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The Arleigh Burke-class guided-missile destroyer USS Mason  departs Naval Station Norfolk in this 2011 photo. The Arleigh Burke-class destroyer and the Littoral Combat Ship are the primary candidates for laser weapons that the Office of Naval Research is now seeking bids for.

The Arleigh Burke-class guided-missile destroyer USS Mason departs Naval Station Norfolk in this 2011 photo. The Arleigh Burke-class destroyer and the Littoral Combat Ship are the primary candidates for laser weapons that the Office of Naval Research is now seeking bids for. (Eric Garst/U.S. Navy)

SASEBO NAVAL BASE, Japan — The Navy wants to be the first U.S. military service branch to deploy cost-effective, high-energy laser weapons capable of burning holes in approaching targets in the air and on the sea.

The Office of Naval Research announced Tuesday it is soliciting bids for solid-state laser weapons that would allow the Navy’s surface fleet to counter small unmanned aerial vehicles and boats, a Navy announcement said.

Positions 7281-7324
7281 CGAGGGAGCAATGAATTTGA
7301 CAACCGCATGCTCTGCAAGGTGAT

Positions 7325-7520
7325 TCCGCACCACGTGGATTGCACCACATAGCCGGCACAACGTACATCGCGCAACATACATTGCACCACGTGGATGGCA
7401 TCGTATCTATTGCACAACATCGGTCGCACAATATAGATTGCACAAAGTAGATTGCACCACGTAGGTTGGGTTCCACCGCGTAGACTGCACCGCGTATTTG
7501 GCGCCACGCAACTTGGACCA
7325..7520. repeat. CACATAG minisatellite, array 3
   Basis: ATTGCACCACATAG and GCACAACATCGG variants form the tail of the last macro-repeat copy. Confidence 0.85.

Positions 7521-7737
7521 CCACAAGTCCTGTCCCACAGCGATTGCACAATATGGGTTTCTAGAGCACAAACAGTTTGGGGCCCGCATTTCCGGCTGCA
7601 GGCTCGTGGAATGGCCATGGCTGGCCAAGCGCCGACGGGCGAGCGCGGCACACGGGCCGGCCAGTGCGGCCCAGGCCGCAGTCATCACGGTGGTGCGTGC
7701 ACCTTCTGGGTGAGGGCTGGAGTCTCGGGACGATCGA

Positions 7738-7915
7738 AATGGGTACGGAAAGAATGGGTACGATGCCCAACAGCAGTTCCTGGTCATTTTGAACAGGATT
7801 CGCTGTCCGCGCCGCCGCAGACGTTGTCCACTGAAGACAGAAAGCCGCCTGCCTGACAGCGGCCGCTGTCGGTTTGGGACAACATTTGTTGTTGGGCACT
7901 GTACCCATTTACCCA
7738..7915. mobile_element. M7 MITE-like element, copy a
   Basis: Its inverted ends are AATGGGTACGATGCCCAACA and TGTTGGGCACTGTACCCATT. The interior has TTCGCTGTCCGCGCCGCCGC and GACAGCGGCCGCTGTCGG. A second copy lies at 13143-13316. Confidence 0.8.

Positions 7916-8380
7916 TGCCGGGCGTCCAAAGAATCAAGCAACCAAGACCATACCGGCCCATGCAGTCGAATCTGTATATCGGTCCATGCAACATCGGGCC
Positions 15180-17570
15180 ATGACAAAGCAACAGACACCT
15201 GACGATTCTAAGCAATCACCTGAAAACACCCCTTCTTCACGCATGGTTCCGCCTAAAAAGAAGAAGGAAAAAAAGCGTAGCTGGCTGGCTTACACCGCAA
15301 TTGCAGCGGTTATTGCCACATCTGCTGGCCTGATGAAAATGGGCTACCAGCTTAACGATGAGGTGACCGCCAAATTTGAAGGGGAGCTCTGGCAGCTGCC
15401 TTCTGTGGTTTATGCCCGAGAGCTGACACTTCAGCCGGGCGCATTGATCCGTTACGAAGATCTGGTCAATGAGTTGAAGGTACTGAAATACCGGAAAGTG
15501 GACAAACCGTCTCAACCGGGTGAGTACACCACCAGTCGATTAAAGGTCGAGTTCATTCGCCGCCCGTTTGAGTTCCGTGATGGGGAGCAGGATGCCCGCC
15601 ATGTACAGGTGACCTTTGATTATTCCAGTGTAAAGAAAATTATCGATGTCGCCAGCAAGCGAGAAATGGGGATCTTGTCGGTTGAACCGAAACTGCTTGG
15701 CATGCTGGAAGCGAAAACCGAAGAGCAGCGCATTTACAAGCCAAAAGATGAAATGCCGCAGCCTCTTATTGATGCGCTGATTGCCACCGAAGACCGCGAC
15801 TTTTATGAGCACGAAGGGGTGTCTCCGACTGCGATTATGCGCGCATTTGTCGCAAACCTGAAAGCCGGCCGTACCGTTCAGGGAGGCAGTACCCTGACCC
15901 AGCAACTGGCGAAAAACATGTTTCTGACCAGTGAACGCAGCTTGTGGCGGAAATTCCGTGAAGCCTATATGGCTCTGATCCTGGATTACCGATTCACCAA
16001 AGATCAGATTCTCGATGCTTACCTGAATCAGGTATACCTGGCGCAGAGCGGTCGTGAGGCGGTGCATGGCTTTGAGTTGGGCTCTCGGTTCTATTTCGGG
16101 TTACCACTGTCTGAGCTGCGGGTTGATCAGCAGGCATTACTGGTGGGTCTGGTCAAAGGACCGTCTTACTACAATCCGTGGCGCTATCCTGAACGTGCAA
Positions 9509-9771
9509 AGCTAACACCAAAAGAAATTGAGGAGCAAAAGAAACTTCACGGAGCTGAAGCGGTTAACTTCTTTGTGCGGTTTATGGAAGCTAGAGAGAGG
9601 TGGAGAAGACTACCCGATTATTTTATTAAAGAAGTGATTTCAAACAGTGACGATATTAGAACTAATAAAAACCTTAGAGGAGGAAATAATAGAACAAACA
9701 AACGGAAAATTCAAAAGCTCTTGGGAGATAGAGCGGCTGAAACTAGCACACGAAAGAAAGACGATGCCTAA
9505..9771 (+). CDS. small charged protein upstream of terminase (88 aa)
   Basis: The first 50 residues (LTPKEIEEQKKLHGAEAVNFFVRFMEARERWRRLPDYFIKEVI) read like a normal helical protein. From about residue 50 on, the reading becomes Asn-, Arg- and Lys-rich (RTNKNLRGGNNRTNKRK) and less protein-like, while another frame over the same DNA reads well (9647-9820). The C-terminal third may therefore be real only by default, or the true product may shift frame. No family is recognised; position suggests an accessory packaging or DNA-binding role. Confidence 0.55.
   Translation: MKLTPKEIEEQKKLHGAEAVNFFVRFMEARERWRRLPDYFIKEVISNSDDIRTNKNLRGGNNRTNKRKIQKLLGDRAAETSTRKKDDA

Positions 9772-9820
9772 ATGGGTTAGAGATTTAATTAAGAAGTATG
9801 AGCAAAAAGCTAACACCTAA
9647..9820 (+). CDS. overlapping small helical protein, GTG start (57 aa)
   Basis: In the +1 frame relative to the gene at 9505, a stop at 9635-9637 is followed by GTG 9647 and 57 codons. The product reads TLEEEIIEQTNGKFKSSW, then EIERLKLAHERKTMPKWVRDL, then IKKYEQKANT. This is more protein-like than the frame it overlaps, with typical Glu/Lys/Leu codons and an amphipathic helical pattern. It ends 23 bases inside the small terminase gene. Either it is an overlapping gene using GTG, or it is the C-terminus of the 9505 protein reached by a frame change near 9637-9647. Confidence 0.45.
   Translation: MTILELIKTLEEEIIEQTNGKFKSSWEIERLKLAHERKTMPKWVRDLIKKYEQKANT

The Arleigh Burke-class destroyer and the Littoral Combat Ship are the primary candidates for an initial fitting.

“We’re looking for an open systems solution to this war-fighting capability because we believe it’s cost-effective and can provide the best value to the government,” ONR program officer Peter Morrison said in the Navy statement.

There could be up to four $1.5 million awards for the contract’s first phase, which includes development of the proposed concept, the announcement said. Top military contractors Raytheon, Northrop Grumman and Boeing all have directed-energy laser programs. Two designs are expected to be selected to proceed to the next phase, a detailed design of a prototype.

For fiscal years 2013-16, $110 million has been appropriated for the prototype phases.

In a 2011 demonstration, a laser ray gun aboard a decommissioned Navy ship was able to disable a small boat.

Staff reports


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